This week in new and updated genealogical collections, enlistment books for five disbanded Irish regiments of the British Army are now available online. Additional collections include records for the Scots Guard, English parish records, Australian funeral notices, New Zealand passenger lists, and Pennsylvania church records.
Britain – Military – Disbanded Irish Regiments
The National Army Museum has recently made the enlistment books of the five disbanded Irish regiments available online. This collection allows users to find information on soliders serving in these regiments during 1920-1922.
After the creation of the Irish Free State in 1922, the five regiments of the British Army recruited in southern Ireland – the Royal Irish Regiment, the Connaught Rangers, the Leinster Regiment, the Royal Munster Fusiliers and the Royal Dublin Fusiliers – were disbanded.
These books have now been digitized and for the first time, the records of nearly 12,000 soldiers can be searched online – by unit, place of birth, place of attestation, and year of attestation.
Researchers can see the original scans of each soldier’s entry and may find the recruit’s age and trade on enlistment, names of his next of kin, date of marriage, and the birth date of any children.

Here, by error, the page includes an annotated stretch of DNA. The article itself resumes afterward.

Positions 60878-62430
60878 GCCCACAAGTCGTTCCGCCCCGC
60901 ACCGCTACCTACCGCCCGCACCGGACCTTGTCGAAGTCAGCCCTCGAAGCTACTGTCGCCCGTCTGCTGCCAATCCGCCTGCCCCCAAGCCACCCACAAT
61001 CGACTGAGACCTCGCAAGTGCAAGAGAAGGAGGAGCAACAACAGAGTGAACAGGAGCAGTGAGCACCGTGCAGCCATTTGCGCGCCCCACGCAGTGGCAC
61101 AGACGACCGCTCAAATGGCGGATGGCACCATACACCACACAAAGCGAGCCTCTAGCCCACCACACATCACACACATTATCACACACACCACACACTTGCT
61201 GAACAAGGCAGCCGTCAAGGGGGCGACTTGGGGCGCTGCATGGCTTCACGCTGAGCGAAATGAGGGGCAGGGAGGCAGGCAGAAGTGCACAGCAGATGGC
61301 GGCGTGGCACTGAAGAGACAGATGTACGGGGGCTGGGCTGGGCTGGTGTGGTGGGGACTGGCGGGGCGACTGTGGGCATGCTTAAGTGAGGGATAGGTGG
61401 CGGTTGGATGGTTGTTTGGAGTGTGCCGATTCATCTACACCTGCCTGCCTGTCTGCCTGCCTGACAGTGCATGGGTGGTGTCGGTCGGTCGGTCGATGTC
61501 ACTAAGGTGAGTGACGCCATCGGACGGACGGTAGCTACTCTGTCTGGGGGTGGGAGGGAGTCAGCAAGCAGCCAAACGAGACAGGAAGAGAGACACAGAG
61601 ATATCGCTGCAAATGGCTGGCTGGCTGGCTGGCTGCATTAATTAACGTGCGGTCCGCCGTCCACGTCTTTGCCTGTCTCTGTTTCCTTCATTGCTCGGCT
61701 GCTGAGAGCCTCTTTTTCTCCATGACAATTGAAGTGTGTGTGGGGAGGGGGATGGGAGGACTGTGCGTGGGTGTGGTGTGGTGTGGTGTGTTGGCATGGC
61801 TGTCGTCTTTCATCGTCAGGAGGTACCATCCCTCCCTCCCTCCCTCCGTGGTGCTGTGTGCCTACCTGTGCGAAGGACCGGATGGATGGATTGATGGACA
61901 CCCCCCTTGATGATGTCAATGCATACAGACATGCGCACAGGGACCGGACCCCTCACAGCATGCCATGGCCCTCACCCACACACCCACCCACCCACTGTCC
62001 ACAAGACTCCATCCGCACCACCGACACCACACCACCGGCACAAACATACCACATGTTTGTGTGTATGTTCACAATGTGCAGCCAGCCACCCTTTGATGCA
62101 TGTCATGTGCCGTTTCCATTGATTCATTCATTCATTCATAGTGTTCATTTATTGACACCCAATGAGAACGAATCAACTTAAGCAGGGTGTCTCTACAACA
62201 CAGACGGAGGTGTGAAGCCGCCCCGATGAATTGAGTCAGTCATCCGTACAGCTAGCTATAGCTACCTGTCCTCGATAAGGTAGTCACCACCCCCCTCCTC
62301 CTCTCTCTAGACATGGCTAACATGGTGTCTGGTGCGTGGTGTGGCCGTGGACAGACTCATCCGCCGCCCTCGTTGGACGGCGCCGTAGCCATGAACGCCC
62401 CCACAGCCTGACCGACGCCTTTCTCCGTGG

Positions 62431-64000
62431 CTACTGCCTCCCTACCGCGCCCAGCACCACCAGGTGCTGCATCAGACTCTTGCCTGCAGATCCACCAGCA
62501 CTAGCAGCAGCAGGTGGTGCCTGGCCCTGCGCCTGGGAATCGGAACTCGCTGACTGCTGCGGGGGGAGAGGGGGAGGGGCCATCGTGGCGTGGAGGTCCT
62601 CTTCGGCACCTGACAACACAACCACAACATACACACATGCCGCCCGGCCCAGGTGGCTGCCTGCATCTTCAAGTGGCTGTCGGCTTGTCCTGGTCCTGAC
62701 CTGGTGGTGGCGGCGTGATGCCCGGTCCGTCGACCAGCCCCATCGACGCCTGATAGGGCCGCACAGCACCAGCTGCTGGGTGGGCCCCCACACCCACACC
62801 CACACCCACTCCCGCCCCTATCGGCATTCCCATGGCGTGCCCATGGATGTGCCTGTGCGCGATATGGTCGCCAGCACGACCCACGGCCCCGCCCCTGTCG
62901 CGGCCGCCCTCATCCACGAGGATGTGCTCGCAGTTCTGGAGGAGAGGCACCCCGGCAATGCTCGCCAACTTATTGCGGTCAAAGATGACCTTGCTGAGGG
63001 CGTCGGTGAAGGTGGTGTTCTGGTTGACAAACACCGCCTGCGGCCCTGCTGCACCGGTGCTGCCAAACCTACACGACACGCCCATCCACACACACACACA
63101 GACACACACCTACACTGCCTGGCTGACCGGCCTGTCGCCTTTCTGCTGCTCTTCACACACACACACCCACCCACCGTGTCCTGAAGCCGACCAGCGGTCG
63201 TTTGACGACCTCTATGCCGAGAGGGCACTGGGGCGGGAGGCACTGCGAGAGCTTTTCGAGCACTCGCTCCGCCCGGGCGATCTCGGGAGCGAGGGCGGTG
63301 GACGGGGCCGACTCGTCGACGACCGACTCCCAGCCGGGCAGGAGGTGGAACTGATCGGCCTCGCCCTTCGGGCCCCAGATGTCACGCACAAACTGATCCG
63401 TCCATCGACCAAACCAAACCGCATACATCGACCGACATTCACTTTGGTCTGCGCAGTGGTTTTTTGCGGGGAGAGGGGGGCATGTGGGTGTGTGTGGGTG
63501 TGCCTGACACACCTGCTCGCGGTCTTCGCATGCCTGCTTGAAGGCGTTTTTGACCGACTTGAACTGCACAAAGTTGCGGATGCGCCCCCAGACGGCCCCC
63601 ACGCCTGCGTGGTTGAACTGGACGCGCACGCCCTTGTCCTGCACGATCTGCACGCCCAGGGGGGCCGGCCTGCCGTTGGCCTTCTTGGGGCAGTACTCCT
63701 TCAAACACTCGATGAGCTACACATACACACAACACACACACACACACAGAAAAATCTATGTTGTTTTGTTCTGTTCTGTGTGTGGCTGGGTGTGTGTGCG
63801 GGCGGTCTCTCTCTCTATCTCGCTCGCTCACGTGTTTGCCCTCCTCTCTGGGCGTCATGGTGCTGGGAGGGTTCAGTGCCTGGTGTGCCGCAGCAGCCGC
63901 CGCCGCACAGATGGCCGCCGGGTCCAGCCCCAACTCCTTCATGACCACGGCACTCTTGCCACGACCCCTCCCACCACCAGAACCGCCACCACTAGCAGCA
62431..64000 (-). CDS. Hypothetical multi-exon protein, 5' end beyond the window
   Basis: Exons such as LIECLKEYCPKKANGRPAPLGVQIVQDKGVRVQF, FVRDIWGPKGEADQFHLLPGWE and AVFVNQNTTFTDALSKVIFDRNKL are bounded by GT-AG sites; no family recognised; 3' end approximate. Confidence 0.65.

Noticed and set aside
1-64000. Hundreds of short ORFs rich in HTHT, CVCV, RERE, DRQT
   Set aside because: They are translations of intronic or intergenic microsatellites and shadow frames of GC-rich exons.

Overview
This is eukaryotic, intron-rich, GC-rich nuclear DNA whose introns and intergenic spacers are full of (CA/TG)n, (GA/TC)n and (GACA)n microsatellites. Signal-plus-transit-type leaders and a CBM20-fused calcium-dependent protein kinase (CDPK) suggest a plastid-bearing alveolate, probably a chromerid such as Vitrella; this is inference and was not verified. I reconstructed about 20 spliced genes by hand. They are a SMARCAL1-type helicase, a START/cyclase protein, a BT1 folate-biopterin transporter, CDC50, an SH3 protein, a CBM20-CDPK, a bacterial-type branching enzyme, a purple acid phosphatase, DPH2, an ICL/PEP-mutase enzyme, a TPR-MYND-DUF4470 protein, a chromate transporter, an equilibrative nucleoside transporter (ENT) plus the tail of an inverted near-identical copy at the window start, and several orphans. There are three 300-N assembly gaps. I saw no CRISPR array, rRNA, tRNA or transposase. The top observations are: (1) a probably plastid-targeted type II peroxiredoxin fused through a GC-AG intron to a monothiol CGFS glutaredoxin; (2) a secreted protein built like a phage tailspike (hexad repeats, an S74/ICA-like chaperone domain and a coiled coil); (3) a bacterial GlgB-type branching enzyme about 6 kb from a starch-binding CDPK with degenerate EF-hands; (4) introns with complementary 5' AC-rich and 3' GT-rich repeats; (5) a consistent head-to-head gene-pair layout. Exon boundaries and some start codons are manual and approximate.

The entries also include his address and his rank and character upon discharge.
Britain – Military – Service Records
Over 4,000 records of personnel files and enlistment registers pertaining to the Scots Guards have been added to the British Army Service Records – Scots Guards 1799-1939 at Findmypast. The Scots Guards were one of the Foot Guard regiments of the British Army. They were originally formed to be the personal bodyguards of King Charles I of England and Scotland.
Each record includes a transcript and most include several black and white images of the actual records. The detail within each record may vary, but likely include:
- First and last name
- Birth year and birth place
- Service number (i.e. regimental number)
- Rank, Regiment, and Unit/Battalion
England – Cornwall – Church Records
This week at FamilySearch, more records have been added to the England, Cornwall Parish Registers, 1538-2010 collection. This collection contains church records from the counties of Devon and Cornwall, covering the years of 1538-2010. The collection also includes some material for nonconformist chapels which were filmed at the Cornwall Record Office at the time of filming Church of England registers. There are also some typed transcripts of Society of Friends marriages included for certain areas of the county.
Minister’s recorded all the baptisms (officially termed “christenings”), marriages, and burials which took place in his parish each year. These records are wonderful substitutes when the civil records can not be located.
The amount of information found on these christenings, marriages, and burials will vary over time, however, you might expect to find:
- Names and ages of the recorded person
- Parent’s names and residences
- Witnesses names and information
England – Warwickshire – Church Records